Some cities just become magnetic. New York and L.A. are the kind of places people move even without a job lined up. Portland, Oregon, Austin and Denver are in that league at the moment. Another city joining the ranks: Nashville.
Lindsay Gallagher moved two years ago. Since arriving in “music city,” she’s been a tanning salon attendant, waitress, babysitter, dog-walker, and a nanny. Now she’s a part-time personal assistant and freelance artist, doing graphic design or chalk art for shops and baby showers. “I’m one of those who did not move here for music, but I’m a creative and I think it’s a creative city overall — not just musically,” Gallagher said.
This millennial is one of seven children. The rest are back in Philadelphia. But Gallagher — the art major — felt the need to spread her wings. Los Angeles was an option, but she rejected the idea because the move was too expensive. Then, she thumbed through magazines on a flight and stumbled upon an article about the hip charm of Nashville.
“From then on, it was Nashville this and Nashville that,” Gallagher said. “Everything was Nashville, this author or this band or this non-profit I like. I was like, ‘Oh my gosh, all the signs are pointing to Nashville.’”
Gallagher is in good company. In the last four years, the city has grown by more than it did in the prior decade. Between 2000 and 2010, Nashville’s population climbed by 5.9 percent. Since then, U.S. Census estimates predict the population has grown another 6.7 percent — adding roughly 40,000 residents. And young people make up many of the newcomers. According to analysis done by RealtyTrac, the city’s share of millenials mushroomed by more than a third between 2007 and 2013.
The city boasts an unemployment rate of 4.6 percent. But finding steady work can still be a struggle in certain fields. Gallagher said that doesn’t bother her. “I mean, I certainly didn’t move to Nashville for a job, specifically,” Gallagher said. “I moved for the life.”
Jacki Holland, formerly of Chicago, transplanted to Nashville for similar reasons. Her epiphany struck on a weekend visit with her husband and now-four-year-old daughter. “It was beautiful and my daughter was playing on the playground,” Holland recalled. “We were just laying on the hill enjoying the day, and we just sort of looked at each other and said, ‘This could be nice. This could be a nice life for us here.’”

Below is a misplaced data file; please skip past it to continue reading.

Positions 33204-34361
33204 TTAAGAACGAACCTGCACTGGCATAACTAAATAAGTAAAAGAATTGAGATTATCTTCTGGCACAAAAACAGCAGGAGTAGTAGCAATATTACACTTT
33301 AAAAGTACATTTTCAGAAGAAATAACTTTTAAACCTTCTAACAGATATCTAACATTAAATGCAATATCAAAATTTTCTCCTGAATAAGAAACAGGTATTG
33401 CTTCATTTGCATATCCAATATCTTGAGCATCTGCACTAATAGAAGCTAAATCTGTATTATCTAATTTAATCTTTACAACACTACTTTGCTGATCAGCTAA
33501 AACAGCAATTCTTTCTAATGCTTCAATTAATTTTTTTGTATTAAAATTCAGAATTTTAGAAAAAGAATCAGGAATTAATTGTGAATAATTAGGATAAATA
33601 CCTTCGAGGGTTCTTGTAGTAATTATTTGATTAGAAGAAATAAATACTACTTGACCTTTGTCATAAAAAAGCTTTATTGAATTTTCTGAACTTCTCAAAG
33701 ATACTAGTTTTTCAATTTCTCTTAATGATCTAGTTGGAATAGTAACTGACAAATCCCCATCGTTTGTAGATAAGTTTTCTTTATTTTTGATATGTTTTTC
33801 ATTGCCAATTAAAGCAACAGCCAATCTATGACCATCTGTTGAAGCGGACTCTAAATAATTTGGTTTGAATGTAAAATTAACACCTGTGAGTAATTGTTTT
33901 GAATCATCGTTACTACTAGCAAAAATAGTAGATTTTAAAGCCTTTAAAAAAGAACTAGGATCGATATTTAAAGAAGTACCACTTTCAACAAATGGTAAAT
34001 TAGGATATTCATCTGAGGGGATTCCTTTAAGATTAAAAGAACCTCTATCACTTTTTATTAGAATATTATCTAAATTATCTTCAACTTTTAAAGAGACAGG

They quit their jobs and packed up. Holland’s husband, a chef, found opportunities in the thriving restaurant scene. Holland had a little more trouble. In Chicago, she represented clothing and jewelry designers. So she started looking for “anything creative,” she said.
“I think because of the flood of people coming in, it’s not as easy as you would think,” Holland says. “And I think that’s why I felt it was probably just the best idea to make my own thing happen.”
Since moving, Holland has opened what she calls a “temporary, ongoing pop-up store.” She sells beaded jewelry with antlers, stones and steel, much of which she makes herself.
While the paycheck part of the move has required some patience, Holland’s experience still enticed her brother-in-law, Caleb Simpson, to relocate in recent weeks. “I guess I didn’t know a whole lot other than a whole lot of people are moving here, and there are lots of construction and restaurants,” Simpson says. “So that seemed like a good fit.”
With his skills as a finish carpenter, Simpson landed a job on a construction crew in a matter of days. He hopes to work on Nashville’s next batch of eateries. That’s the kind of work he did in Chicago, too, but then a baby came along. He thought about her, and schools, and the life she should have.
“A lot of people [in Chicago] move to the suburbs when they have children,” Simpson said. “And that’s something we didn’t want to do because when you’re in the suburbs, you always say you’re going to go to Chicago, but you don’t. We would have rather moved out of state than move to the suburbs.”
Here he is, like so many in Nashville, lured by the lifestyle as much or more than the economic opportunity.
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